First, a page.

Monthly Archives: February 2012

Learning Ladder Safety Could Save You From A Painful Injury

Unsafe LadderThe Occupational Safety and Health Administration (OSHA) says that “falls from portable ladders are one of the leading causes of occupational fatalities and injuries.” A few weeks ago a gentleman came to see me who had orthopeadic surgical wires and metal bars sticking out of his arm (for those who are not too sensitive, click here to see the photo)

He had fallen from a ladder about 15 feet and landed squarely on his hands and broke both arms.  No one was holding the base of the ladder and the ladder was more than 15 years old. Wires and metal bars were now holding his bones in place, and workers’ compensation benefits were holding him financially in place. However, since he was only making $11 dollars an hour his weekly compensation benefits were small. As you probably know, the Workers’ Compensation Act does not provide money for pain and suffering, or lost income from other jobs (think about the man who takes on two jobs to maintain a higher standard of living for his family; if he is hurt while working at one job, he is only paid for the income loss at that job, not both).

The employer has a duty to train and teach its employees how to use a ladder. Many employees (particularly young ones) have no idea how dangerous ladders can be: they assume the ladder will hold the load and will be secure when placed in position, and that it is free of defects, no matter how old. OSHA has a list of  safety considerations and these tips can be found at the Department of Labor’s web page (click here for a PDF version).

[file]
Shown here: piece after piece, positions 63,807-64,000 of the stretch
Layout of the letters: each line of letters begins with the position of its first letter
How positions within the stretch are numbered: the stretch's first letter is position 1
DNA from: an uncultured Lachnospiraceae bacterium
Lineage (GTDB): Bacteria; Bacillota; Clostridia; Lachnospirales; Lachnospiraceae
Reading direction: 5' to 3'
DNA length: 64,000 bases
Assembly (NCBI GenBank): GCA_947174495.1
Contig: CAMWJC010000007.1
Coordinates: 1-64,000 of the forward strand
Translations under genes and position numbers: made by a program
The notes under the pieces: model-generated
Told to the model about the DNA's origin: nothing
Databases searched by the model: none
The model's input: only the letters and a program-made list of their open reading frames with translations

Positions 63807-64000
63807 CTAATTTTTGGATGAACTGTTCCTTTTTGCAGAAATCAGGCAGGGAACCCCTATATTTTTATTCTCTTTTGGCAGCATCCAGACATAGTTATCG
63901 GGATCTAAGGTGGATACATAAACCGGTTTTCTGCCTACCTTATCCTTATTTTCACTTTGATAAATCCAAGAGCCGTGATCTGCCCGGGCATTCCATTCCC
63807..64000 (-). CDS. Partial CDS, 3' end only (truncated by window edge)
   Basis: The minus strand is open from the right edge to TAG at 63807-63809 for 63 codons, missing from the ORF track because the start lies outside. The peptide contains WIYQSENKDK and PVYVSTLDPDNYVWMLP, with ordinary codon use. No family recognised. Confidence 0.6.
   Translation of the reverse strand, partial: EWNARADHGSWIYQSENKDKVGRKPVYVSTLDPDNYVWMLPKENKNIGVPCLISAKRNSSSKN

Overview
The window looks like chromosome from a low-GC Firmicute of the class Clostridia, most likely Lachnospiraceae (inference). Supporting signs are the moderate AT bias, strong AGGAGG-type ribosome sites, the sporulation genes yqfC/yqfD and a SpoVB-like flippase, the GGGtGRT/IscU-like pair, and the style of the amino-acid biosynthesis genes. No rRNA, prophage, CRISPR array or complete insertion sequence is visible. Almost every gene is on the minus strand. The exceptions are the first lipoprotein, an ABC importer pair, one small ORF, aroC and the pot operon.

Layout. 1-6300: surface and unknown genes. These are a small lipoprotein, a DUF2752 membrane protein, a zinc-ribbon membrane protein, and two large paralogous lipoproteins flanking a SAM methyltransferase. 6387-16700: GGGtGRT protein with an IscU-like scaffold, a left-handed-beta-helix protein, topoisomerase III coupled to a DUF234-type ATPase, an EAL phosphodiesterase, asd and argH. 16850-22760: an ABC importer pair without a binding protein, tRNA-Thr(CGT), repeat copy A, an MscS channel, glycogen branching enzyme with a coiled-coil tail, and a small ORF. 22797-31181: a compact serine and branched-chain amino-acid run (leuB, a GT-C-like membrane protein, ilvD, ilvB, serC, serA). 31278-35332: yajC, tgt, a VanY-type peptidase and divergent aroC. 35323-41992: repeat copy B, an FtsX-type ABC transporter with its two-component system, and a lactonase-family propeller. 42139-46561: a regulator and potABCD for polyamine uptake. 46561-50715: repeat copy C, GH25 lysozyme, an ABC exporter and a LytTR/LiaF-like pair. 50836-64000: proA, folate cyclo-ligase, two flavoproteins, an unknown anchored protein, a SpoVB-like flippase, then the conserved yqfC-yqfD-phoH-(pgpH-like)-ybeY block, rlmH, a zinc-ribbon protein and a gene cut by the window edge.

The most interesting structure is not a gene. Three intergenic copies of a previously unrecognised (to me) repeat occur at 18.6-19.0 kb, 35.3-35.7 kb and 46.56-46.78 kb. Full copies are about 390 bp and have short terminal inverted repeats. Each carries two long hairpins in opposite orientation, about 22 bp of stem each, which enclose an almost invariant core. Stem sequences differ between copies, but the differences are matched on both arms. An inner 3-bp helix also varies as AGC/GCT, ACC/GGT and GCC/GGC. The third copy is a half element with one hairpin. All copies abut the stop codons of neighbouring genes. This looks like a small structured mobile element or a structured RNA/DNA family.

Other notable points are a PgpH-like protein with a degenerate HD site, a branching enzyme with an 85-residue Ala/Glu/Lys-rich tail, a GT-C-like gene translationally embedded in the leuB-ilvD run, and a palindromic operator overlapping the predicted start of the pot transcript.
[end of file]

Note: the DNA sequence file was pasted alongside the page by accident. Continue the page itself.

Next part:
Click through for a graphic video of a ladder accident published by, a website run by the Province of Ontario (Canada)’s Ministry of Labor. Be warned that this mock-up video is a public service announcement intended to teach safety. It is scary and not for the faint of heart. Continue reading

Should Worker Safety Be Considered When Government Contracts Are Awarded?

A television station in Raleigh, North Carolina (NBC-17) reported the other week that a paving contractor was awarded a new contract because its bid was $6,000 lower than other bids. The bids ranged from $996,000 to $1.2 million. Nothing unusual about that, except the winning company, Triangle Grading and Paving Company, has “dozens more construction-related safety violations than the other companies.

Last year two Triangle workers (Luis Gomez and Jesus Benitez) died when they entered a manhole that had unsafe levels of oxygen, and their deaths could have been avoided had the company conducted required testing before they entered the manhole.

Is it possible this company is able to out-bid other companies because they don’t take the time and expense to insure a safe workplace?

One legislator, Paul Luebke, says he intends to file legislation that will require local governments to take into account the safety records of any company bidding on a government contract. Would that change the way some companies enforce safety regulations? Would that create a more even playing field for competitive bids? We don’t know for sure, but one thing is certain: it we do nothing, we will never know.

If we truly care about safety and if we truly care about fair play in the marketplace, then every government contracting agency, from top to bottom, should adopt this policy.


More on the Triangle Grading and Paving story:

Prior Approval not Required for Emergency Medical Treatment

Today we have a guest post from my colleague Matthew Funk of New York.

Don't wait for approval, if you need emergency room medical treatment, get it right away.